ABSTRACT & COMMENTARY
The Complexity of Health Care Disparity: The Geographic Effect
By Robert L. Coleman, MD
Professor, University of Texas; M.D. Anderson Cancer Center, Houston
Dr. Coleman reports no financial relationships relevant to this field of study.
SYNOPSIS: Barriers to guideline-adherent care for advanced ovarian cancer are impacted by geographic proximity to a high-volume hospital and travel distance. However, these geographic barriers disproportionately affect racial minorities and women of lower socioeconomic status.
SOURCE: Bristow RE, et al. Spatial analysis of adherence to treatment guidelines for advanced-stage ovarian cancer and the impact of race and socioeconomic status. Gynecol Oncol 2014;134:60-67.
Several factors are known to impact access to National Comprehensive Cancer Network (NCCN) guideline-compliant care for the management of advanced ovarian cancer. The current study interrogates geographic location and the impact of travel distance to care in relation to race and socioeconomic status (SES). Patients diagnosed with stage IIIC/IV epithelial ovarian cancer (1/1/9612/31/06) were identified from the California Cancer Registry, which captures 99% of the state’s index cases and has follow-up completion rates of more than 95%. Generalized additive models were created to assess the effect of spatial distributions of geographic location, proximity to a high-volume hospital (defined as treating 20 or more cases per year), distance traveled to receive care, race, and SES on adherence to NCCN guidelines. Of the 11,770 patients identified, 45.4% were treated according to NCCN guidelines. Black race (odds ratio [OR], 1.49; 95% confidence interval [CI], 1.21-1.83), low-SES (OR, 1.46; 95% CI, 1.24-1.72), and geographic location more than 50 miles from a high-volume hospital (OR, 1.88; 95% CI, 1.61-2.19) were independently associated with an increased risk of non-adherent care, while high-volume hospital treatment (OR, 0.59; 95% CI, 0.53-0.66) and travel distance to receive care more than 20 miles (OR, 0.80; 95% CI, 0.69-0.92) were independently protective. SES was inversely associated with location over 50 miles from a high-volume hospital, ranging from 6.3% (high-SES) to 33.0% (low-SES) (P < 0.0001). White patients were significantly more likely to travel more than 20 miles to receive care (21.8%) compared to blacks (14.4%), Hispanics (15.9%), and Asian/Pacific Islanders (15.5%) (P < 0.0001). The study highlighted that geographic proximity to a high-volume hospital and travel distance to receive treatment are independently associated with NCCN guideline-adherent care for advanced-stage ovarian cancer.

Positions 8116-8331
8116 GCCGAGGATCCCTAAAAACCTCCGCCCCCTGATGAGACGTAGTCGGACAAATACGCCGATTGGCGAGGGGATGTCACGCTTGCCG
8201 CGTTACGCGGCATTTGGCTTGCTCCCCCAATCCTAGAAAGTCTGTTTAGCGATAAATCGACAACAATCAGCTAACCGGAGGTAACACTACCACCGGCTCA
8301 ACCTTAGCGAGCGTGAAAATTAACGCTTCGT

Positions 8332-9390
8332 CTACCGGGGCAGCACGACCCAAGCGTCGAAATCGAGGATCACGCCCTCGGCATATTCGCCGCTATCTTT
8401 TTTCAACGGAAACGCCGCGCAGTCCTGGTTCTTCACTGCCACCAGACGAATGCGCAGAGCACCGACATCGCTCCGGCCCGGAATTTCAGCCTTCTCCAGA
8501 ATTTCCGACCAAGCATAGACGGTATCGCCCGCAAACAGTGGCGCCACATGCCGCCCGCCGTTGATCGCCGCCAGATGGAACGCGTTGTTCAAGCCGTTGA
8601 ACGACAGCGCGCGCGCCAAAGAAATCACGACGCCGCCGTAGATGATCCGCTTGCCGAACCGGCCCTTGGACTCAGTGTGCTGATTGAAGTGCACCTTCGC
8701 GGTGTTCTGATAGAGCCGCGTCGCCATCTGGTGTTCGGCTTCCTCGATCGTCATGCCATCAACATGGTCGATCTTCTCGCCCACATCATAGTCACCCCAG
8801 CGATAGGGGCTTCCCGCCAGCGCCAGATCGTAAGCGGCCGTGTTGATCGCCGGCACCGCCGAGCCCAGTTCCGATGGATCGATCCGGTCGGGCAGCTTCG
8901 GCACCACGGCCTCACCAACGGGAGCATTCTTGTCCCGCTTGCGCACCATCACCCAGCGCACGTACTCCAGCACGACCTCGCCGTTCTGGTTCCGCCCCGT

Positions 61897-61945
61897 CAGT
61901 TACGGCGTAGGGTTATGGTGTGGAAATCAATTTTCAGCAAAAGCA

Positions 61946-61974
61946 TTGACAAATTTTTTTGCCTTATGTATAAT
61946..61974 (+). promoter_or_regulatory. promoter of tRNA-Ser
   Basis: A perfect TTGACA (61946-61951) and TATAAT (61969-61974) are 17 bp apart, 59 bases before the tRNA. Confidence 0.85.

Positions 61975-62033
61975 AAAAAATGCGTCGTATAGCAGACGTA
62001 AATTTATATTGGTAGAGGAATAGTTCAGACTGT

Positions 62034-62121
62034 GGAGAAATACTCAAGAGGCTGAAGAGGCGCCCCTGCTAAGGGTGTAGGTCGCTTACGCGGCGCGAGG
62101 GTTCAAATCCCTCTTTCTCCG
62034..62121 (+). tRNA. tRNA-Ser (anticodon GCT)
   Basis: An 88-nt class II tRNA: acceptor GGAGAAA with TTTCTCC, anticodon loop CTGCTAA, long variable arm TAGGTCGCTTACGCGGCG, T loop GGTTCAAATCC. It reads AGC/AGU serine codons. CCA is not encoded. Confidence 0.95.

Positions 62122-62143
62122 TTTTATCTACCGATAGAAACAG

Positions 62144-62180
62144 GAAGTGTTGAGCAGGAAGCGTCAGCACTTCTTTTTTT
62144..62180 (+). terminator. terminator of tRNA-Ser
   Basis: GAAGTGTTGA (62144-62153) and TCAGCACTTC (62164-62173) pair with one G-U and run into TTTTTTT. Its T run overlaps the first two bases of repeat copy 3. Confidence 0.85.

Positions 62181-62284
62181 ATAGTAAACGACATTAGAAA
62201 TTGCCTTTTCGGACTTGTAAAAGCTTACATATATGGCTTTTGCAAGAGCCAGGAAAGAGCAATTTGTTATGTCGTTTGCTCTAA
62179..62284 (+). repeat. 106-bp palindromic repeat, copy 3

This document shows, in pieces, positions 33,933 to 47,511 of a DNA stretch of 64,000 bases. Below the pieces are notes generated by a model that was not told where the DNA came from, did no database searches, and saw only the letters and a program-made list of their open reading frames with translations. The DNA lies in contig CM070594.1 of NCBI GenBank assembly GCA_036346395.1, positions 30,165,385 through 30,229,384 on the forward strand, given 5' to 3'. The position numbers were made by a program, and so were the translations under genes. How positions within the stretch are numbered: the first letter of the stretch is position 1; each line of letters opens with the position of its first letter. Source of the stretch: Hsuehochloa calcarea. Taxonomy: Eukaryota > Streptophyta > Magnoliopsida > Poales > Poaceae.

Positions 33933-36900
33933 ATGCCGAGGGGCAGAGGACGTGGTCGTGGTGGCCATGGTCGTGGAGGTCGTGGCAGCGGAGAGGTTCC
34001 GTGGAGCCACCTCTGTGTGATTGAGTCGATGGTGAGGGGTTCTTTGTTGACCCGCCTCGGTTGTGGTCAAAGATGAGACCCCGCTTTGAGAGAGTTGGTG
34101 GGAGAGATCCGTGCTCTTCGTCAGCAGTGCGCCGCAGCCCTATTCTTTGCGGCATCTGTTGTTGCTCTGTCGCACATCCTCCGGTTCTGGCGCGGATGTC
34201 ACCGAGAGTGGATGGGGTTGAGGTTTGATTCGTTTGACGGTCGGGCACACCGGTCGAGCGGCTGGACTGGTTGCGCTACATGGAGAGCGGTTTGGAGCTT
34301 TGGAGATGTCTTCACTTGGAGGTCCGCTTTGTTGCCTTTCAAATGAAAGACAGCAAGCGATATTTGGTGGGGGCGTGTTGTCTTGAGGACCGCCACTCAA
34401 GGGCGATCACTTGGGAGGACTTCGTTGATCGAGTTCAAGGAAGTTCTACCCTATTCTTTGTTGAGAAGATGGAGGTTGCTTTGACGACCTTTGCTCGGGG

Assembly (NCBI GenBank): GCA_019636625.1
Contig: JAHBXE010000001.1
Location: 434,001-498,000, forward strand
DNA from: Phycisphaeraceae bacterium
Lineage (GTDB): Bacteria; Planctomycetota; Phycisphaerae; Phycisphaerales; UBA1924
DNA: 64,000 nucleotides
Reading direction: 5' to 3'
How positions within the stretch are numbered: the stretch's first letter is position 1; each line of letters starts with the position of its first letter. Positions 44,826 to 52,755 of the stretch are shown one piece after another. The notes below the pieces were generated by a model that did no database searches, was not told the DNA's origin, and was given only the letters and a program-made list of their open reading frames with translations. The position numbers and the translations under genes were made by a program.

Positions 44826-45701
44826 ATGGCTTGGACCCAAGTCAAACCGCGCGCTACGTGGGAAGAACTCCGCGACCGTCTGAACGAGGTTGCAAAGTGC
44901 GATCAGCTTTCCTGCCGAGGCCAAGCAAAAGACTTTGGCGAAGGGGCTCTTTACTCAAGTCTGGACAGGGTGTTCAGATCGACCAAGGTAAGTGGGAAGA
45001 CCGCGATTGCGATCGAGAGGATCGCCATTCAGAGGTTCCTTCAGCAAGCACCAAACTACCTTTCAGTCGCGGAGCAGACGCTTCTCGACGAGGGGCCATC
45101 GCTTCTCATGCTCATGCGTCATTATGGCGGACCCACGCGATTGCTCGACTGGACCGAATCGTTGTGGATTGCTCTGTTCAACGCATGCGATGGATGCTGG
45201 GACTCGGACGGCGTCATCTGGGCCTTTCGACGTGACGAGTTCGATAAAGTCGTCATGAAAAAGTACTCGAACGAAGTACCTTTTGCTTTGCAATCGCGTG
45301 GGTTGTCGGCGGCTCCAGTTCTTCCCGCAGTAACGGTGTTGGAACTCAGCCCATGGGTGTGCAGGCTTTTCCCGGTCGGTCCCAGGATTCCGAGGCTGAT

Access to health care is a complex issue and involves several contexts that extend beyond availability of care.1 To this end, health care in the United States is largely available, but how it is gainfully accessed is profoundly and disproportionately limited by factors that include financial, organizational, social, and cultural barriers. These well-described factors define utilization; much effort has been expended to not only understand how these factors impact utilization, but also how health care services may be consumed under limitations of any one, or all, of these factors. This has been the center of the ongoing and highly contentious debate of the Affordable Health Care Act.2 One frequently cited example of disproportionate health care utilization is emergency department (ED) visits. The absence of regular primary health care access, which disproportionately affects minorities and lower socioeconomic classes, leads to higher utilization of the ED for routine care. At least one state, where more universal health care access has been enabled, has greatly altered the character and frequency of inappropriate utilization of the ED.